Paying lip service to Morocco’s national sovereignty will do nothing to curb Iran’s underhanded ideological influence, nor stop terrorists from taking advantage of ongoing tensions and radicalized movements to flame factionalism and further social divisions inside the country.

There needs to be a comprehensive reorientation towards combating Iran’s infiltration of Africa, particularly North Africa, which holds key to international waterways and access to the Middle East, as well as Europe. Confronting and countering Iranian operations in the region should be a central part of the Iran Group, a focus group created by Secretary Pompeo in the State Department.

A holistic outlook on the regime’s illegal and threatening activities would not ignore entire continents just because they are out of the way and in part underdeveloped.

Rather, the US government should understand that vacuum of power breeds opportunities for malefactors, who use the cover of darkness and disinterest to regroup, finance their other operations, and go after the lower-hanging fruit.

US-imposed sanctions may not work well if Iran finds corruption and lack of oversight and enforcement in African countries a welcome respite from its troubles with Europe. Exacerbating border problems with ISIS and Al Qaeda in the Western Sahara area would create unimaginable havoc, which Tehran would gladly exploit.

Allowing Polisario and the like any claim to legitimacy is tantamount to considering the Houthis or Hamas legitimate representatives of Yemenis or the Palestinian people when these groups both engage in brutally repressive measures against their own populations and take money from Iran to wreak havoc and threaten their adversaries civilians with extreme violence.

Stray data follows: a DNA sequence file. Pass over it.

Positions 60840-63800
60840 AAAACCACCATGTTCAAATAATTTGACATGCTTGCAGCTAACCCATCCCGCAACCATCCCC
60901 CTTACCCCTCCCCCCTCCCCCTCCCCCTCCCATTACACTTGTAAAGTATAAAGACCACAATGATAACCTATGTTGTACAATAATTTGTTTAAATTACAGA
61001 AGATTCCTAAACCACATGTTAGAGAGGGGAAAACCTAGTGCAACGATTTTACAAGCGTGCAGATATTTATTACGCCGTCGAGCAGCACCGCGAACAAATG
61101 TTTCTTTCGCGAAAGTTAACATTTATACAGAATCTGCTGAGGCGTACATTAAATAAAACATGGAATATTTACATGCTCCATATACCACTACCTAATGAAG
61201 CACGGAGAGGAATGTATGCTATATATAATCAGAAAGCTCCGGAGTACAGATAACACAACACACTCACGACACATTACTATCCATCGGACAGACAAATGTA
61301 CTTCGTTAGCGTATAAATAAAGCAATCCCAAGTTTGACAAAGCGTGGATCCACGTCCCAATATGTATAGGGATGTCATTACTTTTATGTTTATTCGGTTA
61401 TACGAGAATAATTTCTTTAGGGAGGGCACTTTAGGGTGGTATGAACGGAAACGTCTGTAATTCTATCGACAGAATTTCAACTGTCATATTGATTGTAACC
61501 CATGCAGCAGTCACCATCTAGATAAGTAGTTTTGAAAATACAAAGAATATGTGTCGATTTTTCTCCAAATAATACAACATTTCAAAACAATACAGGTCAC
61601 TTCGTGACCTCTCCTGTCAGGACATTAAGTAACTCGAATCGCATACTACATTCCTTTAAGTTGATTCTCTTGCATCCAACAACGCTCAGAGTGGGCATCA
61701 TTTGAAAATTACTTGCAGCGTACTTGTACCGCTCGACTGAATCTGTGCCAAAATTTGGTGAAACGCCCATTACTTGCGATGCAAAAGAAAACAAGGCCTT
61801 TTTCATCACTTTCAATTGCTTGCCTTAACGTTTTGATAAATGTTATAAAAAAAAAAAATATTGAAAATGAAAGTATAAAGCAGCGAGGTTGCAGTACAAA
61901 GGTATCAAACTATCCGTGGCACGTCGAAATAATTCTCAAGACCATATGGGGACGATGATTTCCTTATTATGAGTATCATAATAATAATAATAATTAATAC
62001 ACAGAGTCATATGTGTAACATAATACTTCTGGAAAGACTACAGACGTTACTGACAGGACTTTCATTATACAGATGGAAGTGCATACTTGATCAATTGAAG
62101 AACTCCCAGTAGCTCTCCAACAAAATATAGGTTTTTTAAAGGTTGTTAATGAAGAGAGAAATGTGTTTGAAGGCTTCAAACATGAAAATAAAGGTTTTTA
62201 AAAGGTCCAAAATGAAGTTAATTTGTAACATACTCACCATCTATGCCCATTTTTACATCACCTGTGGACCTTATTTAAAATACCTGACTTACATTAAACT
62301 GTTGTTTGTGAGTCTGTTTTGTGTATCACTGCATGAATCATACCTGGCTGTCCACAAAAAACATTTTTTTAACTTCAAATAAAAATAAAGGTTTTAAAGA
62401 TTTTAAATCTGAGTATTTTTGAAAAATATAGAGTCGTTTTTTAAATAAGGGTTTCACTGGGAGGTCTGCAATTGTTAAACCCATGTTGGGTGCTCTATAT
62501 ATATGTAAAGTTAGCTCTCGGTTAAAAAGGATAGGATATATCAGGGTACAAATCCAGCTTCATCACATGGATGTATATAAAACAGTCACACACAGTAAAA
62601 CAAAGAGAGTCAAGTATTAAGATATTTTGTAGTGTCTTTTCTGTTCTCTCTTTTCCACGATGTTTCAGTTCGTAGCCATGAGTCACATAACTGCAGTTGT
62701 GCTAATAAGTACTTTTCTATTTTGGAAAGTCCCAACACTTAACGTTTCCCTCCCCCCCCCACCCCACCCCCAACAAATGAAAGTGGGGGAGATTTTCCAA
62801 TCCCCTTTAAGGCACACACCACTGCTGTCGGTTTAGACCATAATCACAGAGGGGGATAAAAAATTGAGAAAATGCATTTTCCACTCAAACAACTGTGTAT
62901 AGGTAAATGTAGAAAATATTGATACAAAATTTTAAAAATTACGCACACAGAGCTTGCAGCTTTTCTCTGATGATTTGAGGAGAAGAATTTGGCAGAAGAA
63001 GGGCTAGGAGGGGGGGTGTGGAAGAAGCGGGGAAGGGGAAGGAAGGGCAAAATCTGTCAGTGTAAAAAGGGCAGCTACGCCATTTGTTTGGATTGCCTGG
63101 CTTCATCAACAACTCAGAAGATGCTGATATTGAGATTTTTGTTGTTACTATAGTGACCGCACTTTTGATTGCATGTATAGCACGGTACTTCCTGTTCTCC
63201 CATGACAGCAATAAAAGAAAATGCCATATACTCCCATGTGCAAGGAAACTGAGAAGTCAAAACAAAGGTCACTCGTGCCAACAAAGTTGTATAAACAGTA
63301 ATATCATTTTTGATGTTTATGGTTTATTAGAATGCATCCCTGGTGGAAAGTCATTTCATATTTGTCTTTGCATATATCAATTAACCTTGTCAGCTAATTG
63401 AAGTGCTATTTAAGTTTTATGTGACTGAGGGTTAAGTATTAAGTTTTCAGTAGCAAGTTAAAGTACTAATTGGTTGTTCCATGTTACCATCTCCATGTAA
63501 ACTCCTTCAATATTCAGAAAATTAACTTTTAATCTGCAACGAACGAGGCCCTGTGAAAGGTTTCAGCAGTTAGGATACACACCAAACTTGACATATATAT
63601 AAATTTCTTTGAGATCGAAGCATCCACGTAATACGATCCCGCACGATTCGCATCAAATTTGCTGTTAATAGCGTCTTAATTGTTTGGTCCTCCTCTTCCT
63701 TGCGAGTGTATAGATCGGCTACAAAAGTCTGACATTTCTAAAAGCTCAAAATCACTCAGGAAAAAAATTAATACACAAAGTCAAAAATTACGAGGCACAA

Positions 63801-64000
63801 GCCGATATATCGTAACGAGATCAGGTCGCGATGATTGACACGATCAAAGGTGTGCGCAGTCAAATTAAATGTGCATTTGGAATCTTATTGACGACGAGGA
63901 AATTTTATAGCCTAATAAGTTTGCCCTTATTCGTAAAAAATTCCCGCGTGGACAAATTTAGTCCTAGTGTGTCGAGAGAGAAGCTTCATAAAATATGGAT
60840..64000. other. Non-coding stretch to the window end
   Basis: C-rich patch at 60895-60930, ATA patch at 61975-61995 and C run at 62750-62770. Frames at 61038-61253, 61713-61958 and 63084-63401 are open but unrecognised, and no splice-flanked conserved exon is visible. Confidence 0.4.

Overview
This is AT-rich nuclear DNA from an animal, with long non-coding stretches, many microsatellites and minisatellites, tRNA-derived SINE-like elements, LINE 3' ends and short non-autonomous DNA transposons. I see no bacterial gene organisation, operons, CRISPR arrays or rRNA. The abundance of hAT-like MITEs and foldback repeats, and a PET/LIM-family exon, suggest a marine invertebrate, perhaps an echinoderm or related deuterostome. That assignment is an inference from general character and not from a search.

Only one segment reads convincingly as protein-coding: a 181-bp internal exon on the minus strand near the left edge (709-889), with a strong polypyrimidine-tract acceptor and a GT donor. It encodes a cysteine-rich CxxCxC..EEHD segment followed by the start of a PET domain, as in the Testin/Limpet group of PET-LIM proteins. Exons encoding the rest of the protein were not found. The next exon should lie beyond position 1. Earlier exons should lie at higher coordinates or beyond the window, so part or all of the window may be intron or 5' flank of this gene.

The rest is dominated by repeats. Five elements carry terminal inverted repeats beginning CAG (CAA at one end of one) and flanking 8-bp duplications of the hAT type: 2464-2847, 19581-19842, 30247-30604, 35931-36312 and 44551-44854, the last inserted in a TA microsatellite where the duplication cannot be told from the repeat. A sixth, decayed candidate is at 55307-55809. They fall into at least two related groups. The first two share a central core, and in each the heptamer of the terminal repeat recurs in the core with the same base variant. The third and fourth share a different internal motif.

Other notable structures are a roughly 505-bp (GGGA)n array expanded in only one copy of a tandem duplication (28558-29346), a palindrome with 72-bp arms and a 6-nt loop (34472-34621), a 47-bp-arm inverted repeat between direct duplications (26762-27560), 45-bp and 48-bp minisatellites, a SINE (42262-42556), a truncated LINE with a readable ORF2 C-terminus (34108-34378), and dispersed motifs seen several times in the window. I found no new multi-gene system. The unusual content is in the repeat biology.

Whatever the former grievances of its constituencies, it is clear that by accepting “assistance” from a terrorist organization, Polisario lost all claims to legitimate representation.

Allowing that body to represent the Sahrawis and to create any entity, autonomous or independent, at this point, would mean creating a permanent state of tyranny for anyone living under its control and a permanent state of threat and chaos for Morocco. For that reason, the United States should lead the charge to strengthen global cooperation with Morocco to address Iranian and Hezbollah threat, and in terms of the United Nations, lead the movement to follow through with Morocco’s autonomy plan and the delegitimization of Polisario as representatives of the beneficiaries of that plan.

Polisario should be designated a terrorist group, no different from Hezbollah, and dismantled, and its prisoners should be liberated to choose whether to integrate with Morocco or to select a reasonable and functional government that will give them opportunities for a decent life in an economy geared towards development, not destruction. US should also examine the role of its so-called allies such as Algeria in creating a welcoming environment for Iran to proceed with its illicit and hegemonic activities.

Algerian government should no more be able to get away with facilitating terrorism than any other country. Any state that supports and gives comfort to US enemies and helps radicalism cannot be reasonably considered an ally and should be held accountable and forced to choose.
This article was first published by moroccoworldnews